The true story of how Ray Kroc, a salesman from Illinois, met Mac and Dick McDonald, who were running a burger operation in 1950s Southern California. Kroc was impressed by the brothers’ speedy system of making the food and saw franchise potential. He maneuvered himself into a position to be able to pull the company from the brothers and create a billion-dollar empire.

Despite Michael Keaton's brilliant performance, this underdog tale of visionary entrepreneurial zeal is undercooked.

The Founder is a movie about success. Despite the title, it is not quite a personal story. Tellingly, it's more a movie about how a brand was born – a biography of an idea if you like. That’s the first clue that this is a film with very mixed feelings about its central figure.

Set in the '50s, it's fashioned as an underdog tale of visionary entrepreneurial zeal with 21st century parallels in the poster-boys of modern business – the Jobs, Zuckerberg’s et al. It has a deep admiration for the ‘go’ in its go-getter hero. Yet, he’s a guy who leaves heartbreak in his wake.

In a way, it’s a pursuit story where the hero, that dogged GI in the American business battlefield, the travelling salesman, is presented with a series of obstacles that get between him and his goal: part of the fun of the movie is watching him play smarter and beat the conservative thinkers who stand in his way. Still, it’s an ironic tale with a sour aftertaste. This guy sees the future. You’re rooting for him all the way. Until of course he gets to the point where his passion turns predatory. If he can’t win it in a fair deal, he’ll just steal it.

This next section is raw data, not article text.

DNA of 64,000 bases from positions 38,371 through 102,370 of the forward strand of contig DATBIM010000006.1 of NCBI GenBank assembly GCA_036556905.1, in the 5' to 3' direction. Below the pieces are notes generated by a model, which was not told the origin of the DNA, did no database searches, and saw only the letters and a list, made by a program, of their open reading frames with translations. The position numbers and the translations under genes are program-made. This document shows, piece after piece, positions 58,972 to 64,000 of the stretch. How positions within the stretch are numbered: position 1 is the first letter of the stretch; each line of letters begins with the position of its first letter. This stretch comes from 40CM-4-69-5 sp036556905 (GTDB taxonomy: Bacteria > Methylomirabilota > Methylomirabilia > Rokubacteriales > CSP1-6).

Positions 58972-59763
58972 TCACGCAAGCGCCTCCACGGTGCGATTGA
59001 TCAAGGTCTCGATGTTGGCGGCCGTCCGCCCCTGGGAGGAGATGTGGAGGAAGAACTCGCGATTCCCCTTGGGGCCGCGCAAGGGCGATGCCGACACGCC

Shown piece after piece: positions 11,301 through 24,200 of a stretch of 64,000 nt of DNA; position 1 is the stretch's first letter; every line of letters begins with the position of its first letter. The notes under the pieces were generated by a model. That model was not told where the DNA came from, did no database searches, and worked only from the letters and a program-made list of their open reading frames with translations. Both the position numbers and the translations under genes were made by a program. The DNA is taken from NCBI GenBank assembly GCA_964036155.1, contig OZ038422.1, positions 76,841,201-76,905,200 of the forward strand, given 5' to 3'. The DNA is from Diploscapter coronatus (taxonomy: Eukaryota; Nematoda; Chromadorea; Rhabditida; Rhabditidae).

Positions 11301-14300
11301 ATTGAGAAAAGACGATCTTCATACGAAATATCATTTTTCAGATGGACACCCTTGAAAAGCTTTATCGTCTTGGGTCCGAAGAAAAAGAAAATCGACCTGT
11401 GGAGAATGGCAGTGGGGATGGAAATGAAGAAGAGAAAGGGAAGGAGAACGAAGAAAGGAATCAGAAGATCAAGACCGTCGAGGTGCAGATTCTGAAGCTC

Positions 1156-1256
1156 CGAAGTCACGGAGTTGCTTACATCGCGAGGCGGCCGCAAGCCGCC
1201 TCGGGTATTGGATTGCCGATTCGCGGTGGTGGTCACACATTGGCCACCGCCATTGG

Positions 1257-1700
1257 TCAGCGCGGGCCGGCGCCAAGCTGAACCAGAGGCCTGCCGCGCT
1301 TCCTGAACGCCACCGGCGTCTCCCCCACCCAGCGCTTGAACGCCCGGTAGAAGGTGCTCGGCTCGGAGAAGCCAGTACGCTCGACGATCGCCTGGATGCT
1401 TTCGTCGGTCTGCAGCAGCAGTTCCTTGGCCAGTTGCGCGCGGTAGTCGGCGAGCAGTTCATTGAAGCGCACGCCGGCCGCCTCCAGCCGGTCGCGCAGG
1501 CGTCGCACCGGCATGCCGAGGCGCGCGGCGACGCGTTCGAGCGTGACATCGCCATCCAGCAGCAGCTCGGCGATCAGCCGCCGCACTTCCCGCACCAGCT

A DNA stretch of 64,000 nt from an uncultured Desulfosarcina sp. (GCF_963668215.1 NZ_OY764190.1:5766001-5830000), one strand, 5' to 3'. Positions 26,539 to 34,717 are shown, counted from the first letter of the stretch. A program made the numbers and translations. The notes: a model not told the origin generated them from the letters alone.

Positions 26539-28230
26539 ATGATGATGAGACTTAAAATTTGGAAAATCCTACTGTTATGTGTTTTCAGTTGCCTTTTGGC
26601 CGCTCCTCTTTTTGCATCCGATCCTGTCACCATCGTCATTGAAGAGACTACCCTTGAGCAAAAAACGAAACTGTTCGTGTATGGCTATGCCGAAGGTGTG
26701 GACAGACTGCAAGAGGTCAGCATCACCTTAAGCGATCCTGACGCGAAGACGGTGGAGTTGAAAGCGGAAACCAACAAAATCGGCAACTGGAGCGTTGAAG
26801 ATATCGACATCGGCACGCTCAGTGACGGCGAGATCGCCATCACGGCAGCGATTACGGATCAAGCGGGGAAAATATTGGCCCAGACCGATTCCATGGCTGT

Here’s a guy who thinks corporate when everyone else thinks family-business and in the end, he’s a louse. The movie pulls off the neat trick of suspending the impulse to hate him. Part of that ingenuity is in the casting. Michael Keaton plays the title role, McDonald’s founder Ray Kroc. When cast to play a regular dude, Keaton has a native warmth and fragility. All he needs to do here is pick his teeth while lying to his secretary about his chances for a sale and we can read the panic in the gesture – and admire him for the way he avoids any risk of self-pity.

Kroc’s story – that is the McDonald’s corporate origin tale - is well known and scrutinised through the lens of enterprise, it makes a compelling and admirable model for the business advocate.

Kroc had genuine talent. He began to build the McDonald’s empire in the '50s based on interlacing franchising the brand with real estate, maintaining quality control and convincing the public customer experience was the No.1 priority. When Kroc died aged 81 in 1984, the business chain had over 7,500 stores across the globe valued at US$8 billion dollars. Today the public company founded on the golden arches has close to 36,625 stores in 119 countries. This has been mythologised as a triumph of American business acumen.

But its also true Kroc squeezed out the true founders of the fast-food empire, two brothers called McDonald - Dick (Nick Offerman) and Mac (John Carroll Lynch) - who had been running a tight little business in San Bernadino for years when Kroc met them in 1953. At the time, Kroc was a road salesman flogging milkshake machines door to door.